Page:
Westworld S02E10: The Passenger – A messy finale with some shallow, and some interesting ideas

While watching the Westworld finale I finally figured out my main problem with the show and it has to do with Bram Stoker’s Dracula. Ok, Dracula doesn’t have a lot in common with Westworld, apart from Anthony Hopkins playing Van Helsing in Francis Ford Coppola’s ridiculously watchable adaptation, but the novel and the show share a habit of separating everything into good and evil, black and white, with very little grey area. In Dracula, the good guys spent nearly every page in which they’re together saying how in love with each other they are, mainly as a way for Stoker to contrast the evil actions of Dracula. It annoyed the hell out of me while reading the book as it could have been much shorter and smoother without the constant love-in. Westworld does the exact same thing but in the opposite direction: most of the humans in this show are complete garbage. It’s true that the park was built to show human beings their true natures, but apart from Elsie, and maybe Stubbs, there has been no human character, especially in this season, that is worth rooting for.

Like Stoker with Dracula, it’s obvious why Jonathan Nolan and Lisa Joy have gone down this path because it provides an easy way for audiences to root for the hosts, but they are really missing a trick in terms of drama. Take another, more recent genre example: The Planet of the Apes reboot trilogy. Rise, Dawn, and War for the Planet of the Apes had plenty of awful people in them, the highlight being Woody Harrelson’s villain in War, but those movies muddied the waters by providing us with human characters that had deep connections to Caesar and his community.  Having an us vs them mentality to your story-telling is good in the short-term, and it definitely worked in season one of Westworld, but we need someone to root for other than the hosts, not because we don’t want the hosts to win, but to show that winning has major consequences.

Speaking of consequences, to me The Passenger seemed to have very little despite the high body count. Part of this is the obvious narrative acrobatics, and the news of Evan Rachael Wood getting equal pay in Westworld season 3 and onwards (she’s the star of the bloody show, what took them so long?), that meant there was little impact in the deaths of Dolores and Maeve. Last season showed us that even a bullet to the head can’t stop a host character from coming back from the dead, meaning that even with Maeve rotting for a couple of weeks it doesn’t mean she’s out of the show thanks to the fact that Felix survived. Even the human deaths felt rushed and anticlimactic. We have been shown the gradual transformation of Lee from a belligerent writer with delusions of grandeur to someone who properly cares about the characters he helped create. Even so, his death felt a tad needless as Maeve only needed a few seconds to escape so Lee could have stopped at the shoulder wound. Elise’s death was all down to the, pardon the pun, execution. Dying at the hands of Charlotte was less shocking than the show was hoping for, mainly because most viewers (if they were anything like me) were expecting Elise to die anyway. The fact that it’s because of Charlotte feels more functional for the Dolores switcheroo than impactful in its own right.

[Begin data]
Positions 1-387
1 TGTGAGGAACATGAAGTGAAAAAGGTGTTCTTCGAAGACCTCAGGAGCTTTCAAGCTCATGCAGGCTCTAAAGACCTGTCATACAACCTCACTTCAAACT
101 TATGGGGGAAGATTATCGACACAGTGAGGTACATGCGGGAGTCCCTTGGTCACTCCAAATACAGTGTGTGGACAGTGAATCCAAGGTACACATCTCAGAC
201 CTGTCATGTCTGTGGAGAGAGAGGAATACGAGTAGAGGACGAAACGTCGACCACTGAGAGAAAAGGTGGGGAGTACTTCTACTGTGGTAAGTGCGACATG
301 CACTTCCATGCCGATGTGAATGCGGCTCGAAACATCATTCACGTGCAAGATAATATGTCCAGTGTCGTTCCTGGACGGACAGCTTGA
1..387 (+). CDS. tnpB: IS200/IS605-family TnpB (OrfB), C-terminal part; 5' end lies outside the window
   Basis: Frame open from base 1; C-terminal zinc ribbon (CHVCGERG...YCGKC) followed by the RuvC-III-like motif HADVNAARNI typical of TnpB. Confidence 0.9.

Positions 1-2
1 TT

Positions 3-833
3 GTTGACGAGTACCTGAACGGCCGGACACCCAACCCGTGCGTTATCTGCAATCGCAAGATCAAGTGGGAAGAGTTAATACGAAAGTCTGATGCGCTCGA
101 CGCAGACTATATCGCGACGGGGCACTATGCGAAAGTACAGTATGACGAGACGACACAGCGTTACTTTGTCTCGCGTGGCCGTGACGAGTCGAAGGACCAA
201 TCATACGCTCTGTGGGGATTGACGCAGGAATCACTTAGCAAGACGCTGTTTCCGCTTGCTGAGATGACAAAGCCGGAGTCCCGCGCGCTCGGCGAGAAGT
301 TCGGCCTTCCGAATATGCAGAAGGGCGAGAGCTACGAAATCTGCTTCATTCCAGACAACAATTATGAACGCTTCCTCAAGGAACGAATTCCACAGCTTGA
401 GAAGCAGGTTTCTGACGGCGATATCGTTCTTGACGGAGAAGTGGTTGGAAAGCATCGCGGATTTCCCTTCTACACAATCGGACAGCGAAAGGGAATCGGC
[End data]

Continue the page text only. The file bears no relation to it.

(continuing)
I’ll give the show this though, the Charlotte Hale twist was effective, though it did make me afraid that Tessa Thompson was going to carry on as Dolores. Don’t get me wrong, I think she’s a great actress, but the choice of the creative team to write Charlotte as this over the top villain doesn’t tap into Thompson’s strengths. Instead, she is left to deliver line after line of clunky dialogue, though nearly every actor is lumped with this at some point.

Outside of the twists and mysteries, what did The Passenger achieve? It revealed that the scenes between Dolores and Bernard are from a future timeline after she escaped from the park. The Valley Beyond is a computer program that allows the hosts who reach it, including Maeve’s daughter, Teddy, and most satisfyingly Akecheta, to live in peace. The game that Ford made for William seems to be a fidelity test and William has possibly been a robot this entire time. Who the hell knows with that one.

What this episode sets up for next season is interesting but a little vague. Dolores and Bernard are in the real world, and Maeve may be back in service if Westworld is reopened. Bernard seems to have been built again by Dolores in order to be her enemy as their motivations are in complete conflict with each other. That doesn’t make a lick of sense, but hey, welcome to Westworld.

6/10 Season two of Westworld is an odd beast to say the least. It has been a lot less mysterious than season one on an episode to episode basis, though many of its biggest mysteries were saved for the finale. The timelines are more convoluted than ever, Dolores took a backseat for a huge chunk of the ten episodes, and Maeve continues to be the most sympathetic character. All in all, season two has been a slight success, but its chaotic nature has been as much a problem as a strength, and much of the William arc was repeated from season one. With a few tweaks here and there, Westworld could be one of the best shows on television, it just has to make sure that its aims don’t always exceed its grasp.

Season grade: 7.5/10

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